Earlier this week, a judge in Florida made a decision that led regulators in Florida to announce that they expect to provide access to a limited strain of non-euphoric marijuana for medical purposes by the end of the year.
According to an article in The Miami Herald, the judge’s ruling came after two days of testimony and more than a year after the Legislature had passed the law. The challenge had been brought by Baywood Nurseries of Apopka, whose owners claimed the rule proposed by the state was unfair and vague. Under the law, nurseries that have been in business for at least 30 years in Florida and grow a minimum of 400,000 plants are eligible to apply for one of five licenses to grow and distribute marijuana within the state. About 100 nurseries meet the criteria.
Within the next few weeks, the Florida Department of Health is expected to start accepting applications from eligible growers for a strain of marijuana that is low in THC and high in cannabadiol, or CBD. After the growers are approved, they would be able to start selling to eligible patients listed on the state-run “compassionate use registry’’.
Rep. Matt Gaetz is one of the sponsors of the failed 2014 legislation that wanted to develop and cultivate the popular “Charlotte’s Web’’ strain of low-THC marijuana to help people suffering from epileptic seizures, cancer and other ailments. He admitted that after this week’s decision, he is “one happy legislator.”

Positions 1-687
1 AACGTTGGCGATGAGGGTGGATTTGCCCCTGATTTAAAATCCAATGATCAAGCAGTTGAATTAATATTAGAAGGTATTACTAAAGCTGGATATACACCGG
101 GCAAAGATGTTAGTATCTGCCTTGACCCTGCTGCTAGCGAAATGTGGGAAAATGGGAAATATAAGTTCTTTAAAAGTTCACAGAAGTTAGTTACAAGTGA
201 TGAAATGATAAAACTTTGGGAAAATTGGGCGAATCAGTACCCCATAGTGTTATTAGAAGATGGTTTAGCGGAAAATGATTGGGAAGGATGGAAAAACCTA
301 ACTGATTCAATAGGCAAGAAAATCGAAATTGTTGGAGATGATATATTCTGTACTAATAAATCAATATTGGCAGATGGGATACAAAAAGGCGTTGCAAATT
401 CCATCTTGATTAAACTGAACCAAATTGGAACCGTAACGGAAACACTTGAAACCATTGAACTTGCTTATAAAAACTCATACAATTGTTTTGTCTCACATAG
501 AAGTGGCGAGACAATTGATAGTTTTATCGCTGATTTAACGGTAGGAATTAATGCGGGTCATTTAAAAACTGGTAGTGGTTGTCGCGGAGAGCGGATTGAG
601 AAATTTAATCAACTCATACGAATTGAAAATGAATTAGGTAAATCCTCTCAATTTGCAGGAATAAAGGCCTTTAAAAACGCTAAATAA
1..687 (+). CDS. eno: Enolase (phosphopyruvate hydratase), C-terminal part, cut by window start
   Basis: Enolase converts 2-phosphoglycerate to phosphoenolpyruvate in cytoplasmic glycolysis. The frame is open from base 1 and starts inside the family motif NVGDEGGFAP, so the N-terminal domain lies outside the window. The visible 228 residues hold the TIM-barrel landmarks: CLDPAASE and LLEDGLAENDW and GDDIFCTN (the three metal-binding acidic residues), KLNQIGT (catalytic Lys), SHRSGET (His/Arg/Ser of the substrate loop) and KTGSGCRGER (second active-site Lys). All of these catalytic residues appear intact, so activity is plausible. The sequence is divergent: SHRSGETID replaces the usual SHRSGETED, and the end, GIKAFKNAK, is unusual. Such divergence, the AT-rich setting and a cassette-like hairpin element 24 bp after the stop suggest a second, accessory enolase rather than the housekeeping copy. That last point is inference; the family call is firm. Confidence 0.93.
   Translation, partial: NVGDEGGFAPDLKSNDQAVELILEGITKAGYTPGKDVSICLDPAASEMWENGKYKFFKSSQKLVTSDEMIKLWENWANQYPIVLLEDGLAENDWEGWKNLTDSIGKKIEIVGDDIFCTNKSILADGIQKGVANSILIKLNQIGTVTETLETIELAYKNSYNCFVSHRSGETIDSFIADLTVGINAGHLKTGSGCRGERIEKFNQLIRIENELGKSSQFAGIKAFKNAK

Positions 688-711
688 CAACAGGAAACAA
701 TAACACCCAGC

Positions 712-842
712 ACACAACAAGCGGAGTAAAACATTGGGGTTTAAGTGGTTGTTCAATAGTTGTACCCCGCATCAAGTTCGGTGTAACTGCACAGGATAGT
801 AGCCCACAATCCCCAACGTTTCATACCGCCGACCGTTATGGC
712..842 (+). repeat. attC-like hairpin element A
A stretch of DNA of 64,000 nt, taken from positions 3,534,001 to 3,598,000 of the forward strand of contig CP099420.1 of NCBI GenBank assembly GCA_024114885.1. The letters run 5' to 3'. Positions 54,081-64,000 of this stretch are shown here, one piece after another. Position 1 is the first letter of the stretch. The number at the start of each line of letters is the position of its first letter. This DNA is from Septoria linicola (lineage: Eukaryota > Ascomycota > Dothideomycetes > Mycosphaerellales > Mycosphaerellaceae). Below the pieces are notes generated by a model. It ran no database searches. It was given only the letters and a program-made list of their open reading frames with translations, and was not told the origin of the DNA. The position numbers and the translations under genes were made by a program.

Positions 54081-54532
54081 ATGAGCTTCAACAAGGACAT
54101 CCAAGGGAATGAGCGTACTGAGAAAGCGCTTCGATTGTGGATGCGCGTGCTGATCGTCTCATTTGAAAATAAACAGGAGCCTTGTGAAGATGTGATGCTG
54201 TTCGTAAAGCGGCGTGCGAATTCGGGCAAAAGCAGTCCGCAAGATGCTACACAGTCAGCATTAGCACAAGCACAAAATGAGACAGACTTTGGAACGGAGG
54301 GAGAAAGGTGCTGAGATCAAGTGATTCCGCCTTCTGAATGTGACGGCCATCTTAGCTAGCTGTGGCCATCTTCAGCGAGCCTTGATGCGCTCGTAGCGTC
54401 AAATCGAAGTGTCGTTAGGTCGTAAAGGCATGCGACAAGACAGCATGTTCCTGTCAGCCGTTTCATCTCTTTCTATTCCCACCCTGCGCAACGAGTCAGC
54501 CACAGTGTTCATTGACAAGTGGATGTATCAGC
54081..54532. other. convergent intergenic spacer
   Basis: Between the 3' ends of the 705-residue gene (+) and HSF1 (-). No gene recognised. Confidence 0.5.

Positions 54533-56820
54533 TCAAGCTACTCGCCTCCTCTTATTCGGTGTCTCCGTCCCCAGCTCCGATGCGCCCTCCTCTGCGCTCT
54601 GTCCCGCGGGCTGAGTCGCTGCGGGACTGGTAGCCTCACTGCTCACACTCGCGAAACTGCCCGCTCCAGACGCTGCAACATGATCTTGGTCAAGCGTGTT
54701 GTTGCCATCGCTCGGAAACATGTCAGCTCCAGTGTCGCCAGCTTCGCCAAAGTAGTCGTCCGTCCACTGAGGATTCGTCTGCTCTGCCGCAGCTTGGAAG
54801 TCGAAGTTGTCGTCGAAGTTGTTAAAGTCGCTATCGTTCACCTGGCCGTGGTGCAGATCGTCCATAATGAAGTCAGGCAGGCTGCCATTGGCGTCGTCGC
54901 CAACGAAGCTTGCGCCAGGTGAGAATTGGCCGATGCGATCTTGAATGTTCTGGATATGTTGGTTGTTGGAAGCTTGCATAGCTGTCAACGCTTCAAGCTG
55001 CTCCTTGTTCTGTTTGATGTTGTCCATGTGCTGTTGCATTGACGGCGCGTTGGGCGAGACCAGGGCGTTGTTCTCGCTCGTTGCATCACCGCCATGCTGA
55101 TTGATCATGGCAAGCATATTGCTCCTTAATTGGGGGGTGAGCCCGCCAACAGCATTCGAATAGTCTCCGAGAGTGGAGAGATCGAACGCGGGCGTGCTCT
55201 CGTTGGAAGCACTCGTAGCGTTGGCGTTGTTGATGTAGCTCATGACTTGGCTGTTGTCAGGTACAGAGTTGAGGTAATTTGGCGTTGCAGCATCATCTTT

According to the article, legislators planned for the strain to be available by January of this year but regulators had their first rule rejected and that was followed by a slew of legal challenges. But that all changed this week. Following the ruling, the Florida Department Of Health released a statement that said, “Today’s ruling allows the department to move forward with implementing the Compassionate Medical Cannabis Act, approved by the legislature in 2014. The department remains committed to ensuring safe and efficient access to this product for children with refractory epilepsy and patients with advanced cancer. We are moving swiftly to facilitate access to the product before the end of the year.”
Under the proposed rule, dispensing organizations would have to prove that they would be able to stay in business for at least two years and be able to cover not only the bond and start-up costs. Next up, the rule will be certified and applications will start to be submitted.